Wednesday, September 08, 2010

The story of how Dwarasamudra became Halebeedu

The villager gives me a vacant look when I ask him the route to Dwarasamudra, the 11th century capital of the Hoysalas. I try again and this time I add Hoysala capital and temple as well. He responds with a toothless grin and rapidly gives directions in Kannada to my driver.

My search for Dwarasamudra however takes me to the portals of a famous tourist site, the 12th century  Hoysaleshwar temple in modern day Halebeed .To the many tourists here, Halebeed is the capital , but Dwarasamudra is still alive in the ruins scattered in the old village

I walk beyond the bylanes of the temple into the old village where Dwarasamudra comes alive in the ruins . An  inscription here speaks of a battle fought here against the Kalachuriyas by Veera Ballalla II. A few tourists go boating on the lake, which was once the foundation of Dwarasamudra, which means Entry by Ocean.

A rustic calls me over to see another inscription .It says the Hoysalas were ruling from Velapuri or Belur from  the banks of the Yagachi river. When Vinayaditya shifted to Dwarasamudra in the 11th century ,he built a canal to channelize water from Yagachi to the new capital. A tank was built and the Hoysaleshwar  temple was later constructed on its bank. “ And then , it was renamed as Halebeedu, meaning old abode, “ explains the villager as we walk together to see the ruins.

With the Bennegudda hill looking down on them, the remnants of the old city stood silently. A fortified palace and a pedestals of temples lie scattered. There is a Linga with some headless sculptures and some broken friezes  .This was the capital of a dynasty that once defeated the  Chola,  Chalukyas , Kadambas and Kalachuryas before being destroyed by internal strile and  ravaged by the Muslim invaders in the 14th century.

I sit  on the steps of the ruined temple and read about the saga about the dynasty’s end. Somewhere in the middle of the 13th  century, the Hoysala kingdom was divided between two brothers, Narasimha III who ruled from Dwarasamudra and Ramanatha from Kannanur. The brothers fought over Dwarasamudra even as Narasimha III’s son Veera Ballalla III came to the throne. He eventually became the last king of the dynasty as the final blow came in the form of Malik kafur, a general of Alauddin Khilji who invaded south in the 14th century.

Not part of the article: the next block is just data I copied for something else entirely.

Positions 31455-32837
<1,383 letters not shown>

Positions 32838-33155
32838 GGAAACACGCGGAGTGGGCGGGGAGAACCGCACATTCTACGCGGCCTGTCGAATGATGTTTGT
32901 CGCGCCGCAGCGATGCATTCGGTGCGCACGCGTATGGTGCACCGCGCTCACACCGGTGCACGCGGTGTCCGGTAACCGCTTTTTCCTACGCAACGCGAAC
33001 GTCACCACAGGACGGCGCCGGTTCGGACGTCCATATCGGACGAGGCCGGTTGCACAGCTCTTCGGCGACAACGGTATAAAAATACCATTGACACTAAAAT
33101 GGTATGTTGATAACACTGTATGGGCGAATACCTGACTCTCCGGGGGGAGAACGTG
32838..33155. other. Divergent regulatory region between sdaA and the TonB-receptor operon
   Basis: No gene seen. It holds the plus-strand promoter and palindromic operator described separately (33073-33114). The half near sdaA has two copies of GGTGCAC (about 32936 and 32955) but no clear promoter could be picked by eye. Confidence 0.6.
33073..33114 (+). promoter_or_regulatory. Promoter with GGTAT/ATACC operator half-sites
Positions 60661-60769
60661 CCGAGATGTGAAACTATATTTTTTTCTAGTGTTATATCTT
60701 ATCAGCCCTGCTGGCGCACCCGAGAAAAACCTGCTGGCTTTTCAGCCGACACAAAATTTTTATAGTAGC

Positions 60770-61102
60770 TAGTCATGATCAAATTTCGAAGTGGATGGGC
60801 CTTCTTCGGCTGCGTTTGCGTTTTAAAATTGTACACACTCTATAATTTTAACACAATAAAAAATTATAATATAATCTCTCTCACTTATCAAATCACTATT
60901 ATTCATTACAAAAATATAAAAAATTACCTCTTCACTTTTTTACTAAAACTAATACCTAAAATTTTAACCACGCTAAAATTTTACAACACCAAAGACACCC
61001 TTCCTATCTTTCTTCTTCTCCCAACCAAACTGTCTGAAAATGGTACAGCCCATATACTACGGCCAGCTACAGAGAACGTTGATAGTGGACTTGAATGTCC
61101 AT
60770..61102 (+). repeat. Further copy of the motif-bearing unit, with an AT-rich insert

The invaders forced Ballalla III to submit and looted him of 312 elephants, 20,000 horses besides jewellery.  Dwarasamudra was plundered as Ballalla fled to Belur. A few years later, the king returned and attempted to rebuild Dwarsamudra , but the Muslim onslaught continued. As Dwarasamudra was further destroyed, the king fled to Tiruvannamalai , but died in Madurai while fighting the invaders. It is said the cruel blow came when “ the captured king was slain and skinned , his skin was stuffed with straw and hung from the top of the walls from Madurai. “ Ibn Battuta, the Morroccon traveler who was in the court of Muhammad bin Tughluq, the reigning Sultan at the time records this as I put the book with a heavy heart.

Outside the air became solemn as twilight set in. As the dynasty ended , Dwarasamudra disappeared into the dusty annals of history . Halebeedu took over from  Dwarasamudra and found its place in another map – the tourist’s agenda. The lights came up at the Hoysaleswara temple as the last set of tourists posed for a picture against the monument  and grabbed a piece of history unknowingly with them. The sun may have set on the dynasty a 1000 years ago, but they made sure they left their glory behind in the temples they have built.

This was published in The Hindu, Metro Plus in my column, Inside Story. Coming up next - what to see in Dwarsamudra besides the famous Hoysaleshwara temple in Halebeedu.


10 comments:

Anonymous said...

I’ve been reading info on your site for quite some time now

R Niranjan Das said...

History books can take a back seat...thats a hell lot of info...good work.

P.N. Subramanian said...

Although I have not travelled in that part of the country, I knew about Dwarasamudra, perhaps through your own writings. Thanks for the interesting information.

Uma said...

Superb history lesson :)) very unlike the usual.... I think you and Arun can write a book on the architecture / history of the Hoysalas!

Mridula said...

Fascinating account.

Phivos Nicolaides said...

Astonishing history amazing culture and civilization! Great photos.

CJ said...

Wonderful post :) I always loved history.

Jeevan said...

Great to know an interesting part of history. oh! the king’s end was harsh of the story!

Ruby said...

It's nice to know that you have a very interesting blog here...With a historical facts about the place, I find it very informative and I've learned so much out of this article.

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clickr said...

Hi Lakshmi,

Nice information.

Just to add mythological info on the pics in your post,

The first picture (pic has the top portion of the sculpture cut off) is a depiction of:

Ravana lifting the kailasa when he gets upset with Lord Shiva for not giving him atmalinga..
Shiva parvathi (this is the top most part of the sculpture, which is cropped in the pic) have lost balance..
Shiva gets angry and pushes the weight of kailasa on him..
Unable to withstand the pressure, ravana's legs go in awkward position.

Second picture is 5layers around the temple which depicts,
(from base)
first layer: elephants - symbol of strength
Second layer: horse - symbol of speed
third layer: flowers - symbol of beauty
fourth layer: events from the two epics, ramayana and mahabharatha
fifth layer: makara animal - mythological creature found in all hoysala temples.(in bangalore, ragigudda temple has the makara animal above the gharbagudi entrance)